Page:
Abstract 1108: Ultrasound Facilitates Stem/Progenitor Cell Labeling and Tracking with Perfluorocarbon Nanobeacons via Fundamental Cell Transport Mechanisms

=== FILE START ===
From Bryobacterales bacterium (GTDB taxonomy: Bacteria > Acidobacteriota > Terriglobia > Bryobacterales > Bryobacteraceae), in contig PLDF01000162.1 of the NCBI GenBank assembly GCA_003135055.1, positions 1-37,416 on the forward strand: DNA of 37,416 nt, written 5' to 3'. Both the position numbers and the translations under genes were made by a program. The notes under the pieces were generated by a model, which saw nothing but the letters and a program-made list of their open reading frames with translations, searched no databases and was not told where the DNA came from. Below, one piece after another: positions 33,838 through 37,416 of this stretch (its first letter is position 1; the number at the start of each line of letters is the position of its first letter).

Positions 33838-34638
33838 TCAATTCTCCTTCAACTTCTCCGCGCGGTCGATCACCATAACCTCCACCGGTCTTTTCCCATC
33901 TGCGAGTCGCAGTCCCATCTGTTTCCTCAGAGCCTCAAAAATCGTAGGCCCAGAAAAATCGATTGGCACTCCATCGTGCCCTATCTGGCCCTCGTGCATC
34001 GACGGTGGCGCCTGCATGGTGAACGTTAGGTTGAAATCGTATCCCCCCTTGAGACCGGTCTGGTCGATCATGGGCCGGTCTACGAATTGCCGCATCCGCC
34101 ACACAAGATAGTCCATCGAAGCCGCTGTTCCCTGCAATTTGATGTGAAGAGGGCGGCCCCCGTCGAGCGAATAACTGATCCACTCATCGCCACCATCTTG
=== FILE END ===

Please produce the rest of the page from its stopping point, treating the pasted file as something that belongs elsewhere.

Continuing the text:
Stem/progenitor cells participate in many pathological and regenerative processes, which can be studied in vivo with molecular imaging approaches. Labeling cells with contrast agents for non-invasive imaging and tracking typically requires long exposure times or adjunctive methods, such as electroporation or transfection agents that can compromise cell membrane integrity and viability. Previously, we demonstrated that perfluorocarbon (PFC) nanoparticles (~200 nm) can serve as intracellular labels that provide a unique spectral signature (fluorine, or 19F) for cell tracking with MRI that entails 12 hour incubations for efficient cellular labeling. In an effort to minimize labeling time, ultrasound (US) enhancement of the labeling process was attempted with stem/progenitor (CD34+CD133+CD31+) cells derived from human umbilical cord mononuclear cells. The cells were incubated with PFC nanoparticles and exposed to clinical levels of US energy with a standard medical imaging system at typical imaging frequencies (2MHz) and power levels (1.9MI). For cell exposures of only 5 minutes, US increased labeling efficiency, as measured by PFC content of cells (an index of nanoparticle internalization), by 6-fold (274 ± 63 vs. 47 ± 15 μg PFC/mg protein, with and without ultrasound, respectively, p<0.001). By comparison, cell PFC levels for 12 hr incubations without US exposure (413 ± 39 μg PFC/mg protein) were only slightly higher. US-enhanced cell labeling was dependent on energy utilization (i.e., ATP) and active, actin-mediated cell transport mechanisms as determined by cellular depletion of ATP energy (20mM sodium azide, 50mM 2-deoxyglucose) and by disruption of the actin cytoskeleton (25μM cytochalasin D) prior to cell labeling. Enhancement of labeling with US did not alter membrane integrity or affect cell viability according to calcein and trypan blue dye exclusion tests, respectively. This unique and rapid approach should facilitate investigation of regenerative therapeutics by providing a safe adjunctive method to label cells for real-time MRI tracking.